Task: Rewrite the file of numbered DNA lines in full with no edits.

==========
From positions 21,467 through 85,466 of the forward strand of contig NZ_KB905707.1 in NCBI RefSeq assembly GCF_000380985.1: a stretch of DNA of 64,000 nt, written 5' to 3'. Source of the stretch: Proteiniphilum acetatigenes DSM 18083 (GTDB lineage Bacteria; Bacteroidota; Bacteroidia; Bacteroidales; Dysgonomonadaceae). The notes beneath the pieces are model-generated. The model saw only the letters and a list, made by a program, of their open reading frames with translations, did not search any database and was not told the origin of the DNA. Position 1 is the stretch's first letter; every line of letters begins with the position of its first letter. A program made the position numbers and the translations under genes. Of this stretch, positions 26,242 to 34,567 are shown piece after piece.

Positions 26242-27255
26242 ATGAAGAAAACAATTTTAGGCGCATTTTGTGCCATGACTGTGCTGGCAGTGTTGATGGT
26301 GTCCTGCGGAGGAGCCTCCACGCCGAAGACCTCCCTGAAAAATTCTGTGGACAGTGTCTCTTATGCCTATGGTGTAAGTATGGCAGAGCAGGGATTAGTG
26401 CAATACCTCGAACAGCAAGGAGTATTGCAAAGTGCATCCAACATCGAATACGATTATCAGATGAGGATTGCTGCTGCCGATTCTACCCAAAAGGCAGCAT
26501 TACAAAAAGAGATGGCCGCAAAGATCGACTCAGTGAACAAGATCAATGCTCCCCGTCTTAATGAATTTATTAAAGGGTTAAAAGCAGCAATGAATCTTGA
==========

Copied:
From positions 21,467 through 85,466 of the forward strand of contig NZ_KB905707.1 in NCBI RefSeq assembly GCF_000380985.1: a stretch of DNA of 64,000 nt, written 5' to 3'. Source of the stretch: Proteiniphilum acetatigenes DSM 18083 (GTDB lineage Bacteria; Bacteroidota; Bacteroidia; Bacteroidales; Dysgonomonadaceae). The notes beneath the pieces are model-generated. The model saw only the letters and a list, made by a program, of their open reading frames with translations, did not search any database and was not told the origin of the DNA. Position 1 is the stretch's first letter; every line of letters begins with the position of its first letter. A program made the position numbers and the translations under genes. Of this stretch, positions 26,242 to 34,567 are shown piece after piece.

Positions 26242-27255
26242 ATGAAGAAAACAATTTTAGGCGCATTTTGTGCCATGACTGTGCTGGCAGTGTTGATGGT
26301 GTCCTGCGGAGGAGCCTCCACGCCGAAGACCTCCCTGAAAAATTCTGTGGACAGTGTCTCTTATGCCTATGGTGTAAGTATGGCAGAGCAGGGATTAGTG
26401 CAATACCTCGAACAGCAAGGAGTATTGCAAAGTGCATCCAACATCGAATACGATTATCAGATGAGGATTGCTGCTGCCGATTCTACCCAAAAGGCAGCAT
26501 TACAAAAAGAGATGGCCGCAAAGATCGACTCAGTGAACAAGATCAATGCTCCCCGTCTTAATGAATTTATTAAAGGGTTAAAAGCAGCAATGAATCTTGA